Before considering the text of Article 8 of Law No. 43 and its legal effect in relation to the Washington Convention, the Tribunal will deal with several preliminary matters that have been raised by the Parties. The first of these concerns the applicable law. Egypt maintains that the jurisdictional issues in this case are governed by Egyptian law, either as the law expressly chosen by the Parties (since the Claimants themselves have invoked Law No. 43 to establish Egypt's consent to the Centre's jurisdiction) or by virtue of Article 42(1) of the Convention, which provides in relevant part:

    The Tribunal shall decide a dispute in accordance with such rules of law as may be agreed by the parties. In the absence of such agreement, the Tribunal shall apply the law of the Contracting State party to the dispute (including its rules on the conflict of laws) and such rules of international law as may be applicable.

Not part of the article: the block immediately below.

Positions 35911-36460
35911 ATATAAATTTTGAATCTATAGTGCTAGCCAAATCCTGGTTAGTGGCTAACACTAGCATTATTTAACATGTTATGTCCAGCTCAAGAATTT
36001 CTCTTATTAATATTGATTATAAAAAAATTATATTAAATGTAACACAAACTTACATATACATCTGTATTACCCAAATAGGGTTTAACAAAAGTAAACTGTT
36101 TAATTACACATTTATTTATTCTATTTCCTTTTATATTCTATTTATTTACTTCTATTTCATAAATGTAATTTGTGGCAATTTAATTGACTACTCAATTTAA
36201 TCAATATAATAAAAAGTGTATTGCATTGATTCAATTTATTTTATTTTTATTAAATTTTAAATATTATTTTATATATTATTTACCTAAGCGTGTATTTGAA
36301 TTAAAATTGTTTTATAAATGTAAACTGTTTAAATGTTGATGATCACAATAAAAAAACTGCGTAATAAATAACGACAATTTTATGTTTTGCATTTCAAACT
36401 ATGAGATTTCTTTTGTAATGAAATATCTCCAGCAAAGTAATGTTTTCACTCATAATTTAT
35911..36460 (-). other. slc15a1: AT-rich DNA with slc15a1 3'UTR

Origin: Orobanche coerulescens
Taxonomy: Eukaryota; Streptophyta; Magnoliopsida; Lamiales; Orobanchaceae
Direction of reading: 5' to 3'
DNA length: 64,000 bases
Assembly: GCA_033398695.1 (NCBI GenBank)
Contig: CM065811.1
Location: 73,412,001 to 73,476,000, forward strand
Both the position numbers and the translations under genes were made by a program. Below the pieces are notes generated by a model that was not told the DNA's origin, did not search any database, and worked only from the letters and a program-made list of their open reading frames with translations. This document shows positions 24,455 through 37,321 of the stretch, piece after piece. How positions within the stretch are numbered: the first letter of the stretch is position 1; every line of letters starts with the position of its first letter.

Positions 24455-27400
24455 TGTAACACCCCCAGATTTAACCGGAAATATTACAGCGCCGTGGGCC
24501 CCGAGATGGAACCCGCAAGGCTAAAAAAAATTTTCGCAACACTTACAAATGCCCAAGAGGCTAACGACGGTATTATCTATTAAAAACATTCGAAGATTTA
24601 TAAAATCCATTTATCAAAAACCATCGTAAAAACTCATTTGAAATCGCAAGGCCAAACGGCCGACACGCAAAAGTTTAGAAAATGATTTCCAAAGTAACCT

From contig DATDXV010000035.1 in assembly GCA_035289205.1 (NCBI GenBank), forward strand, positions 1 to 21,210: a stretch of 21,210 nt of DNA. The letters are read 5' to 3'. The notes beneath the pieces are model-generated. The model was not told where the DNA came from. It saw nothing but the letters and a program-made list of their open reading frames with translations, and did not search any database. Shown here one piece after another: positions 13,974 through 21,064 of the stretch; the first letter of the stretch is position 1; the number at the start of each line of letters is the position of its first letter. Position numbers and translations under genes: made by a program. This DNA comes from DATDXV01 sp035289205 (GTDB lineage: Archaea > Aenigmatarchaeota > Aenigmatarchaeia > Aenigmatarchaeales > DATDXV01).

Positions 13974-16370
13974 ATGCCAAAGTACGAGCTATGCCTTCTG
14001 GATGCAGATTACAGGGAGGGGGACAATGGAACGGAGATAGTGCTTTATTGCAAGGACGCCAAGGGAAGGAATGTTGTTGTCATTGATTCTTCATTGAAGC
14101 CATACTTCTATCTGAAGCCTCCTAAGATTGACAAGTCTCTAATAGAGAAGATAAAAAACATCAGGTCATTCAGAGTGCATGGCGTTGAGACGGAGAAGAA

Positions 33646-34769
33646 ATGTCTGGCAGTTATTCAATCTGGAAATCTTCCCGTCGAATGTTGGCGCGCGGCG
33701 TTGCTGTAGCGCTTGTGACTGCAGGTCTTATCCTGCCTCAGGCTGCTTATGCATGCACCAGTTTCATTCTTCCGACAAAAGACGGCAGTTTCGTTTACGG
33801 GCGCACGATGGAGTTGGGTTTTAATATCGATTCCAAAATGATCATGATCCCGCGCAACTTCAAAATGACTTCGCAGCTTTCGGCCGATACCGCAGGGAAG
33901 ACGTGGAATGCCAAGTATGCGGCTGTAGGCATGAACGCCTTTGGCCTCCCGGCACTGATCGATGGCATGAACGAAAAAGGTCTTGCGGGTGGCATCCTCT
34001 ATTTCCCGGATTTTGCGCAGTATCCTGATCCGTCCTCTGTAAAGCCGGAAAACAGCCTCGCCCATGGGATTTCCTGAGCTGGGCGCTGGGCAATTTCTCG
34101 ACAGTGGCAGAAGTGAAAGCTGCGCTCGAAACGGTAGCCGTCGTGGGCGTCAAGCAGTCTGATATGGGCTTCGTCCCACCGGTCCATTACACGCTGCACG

On the basis of Article 2 of Law No. 43, which provides that any matter not dealt with specifically by that law "is governed by the laws and regulations in force," Egypt argues that the validity of any compromissory clause, as well as the arbitral competence deriving from it, are governed by sections 501 and 502 of the Egyptian Code of Civil Procedure which require a specific and independent compromis or special agreement defining the object of the dispute and naming the arbitrators.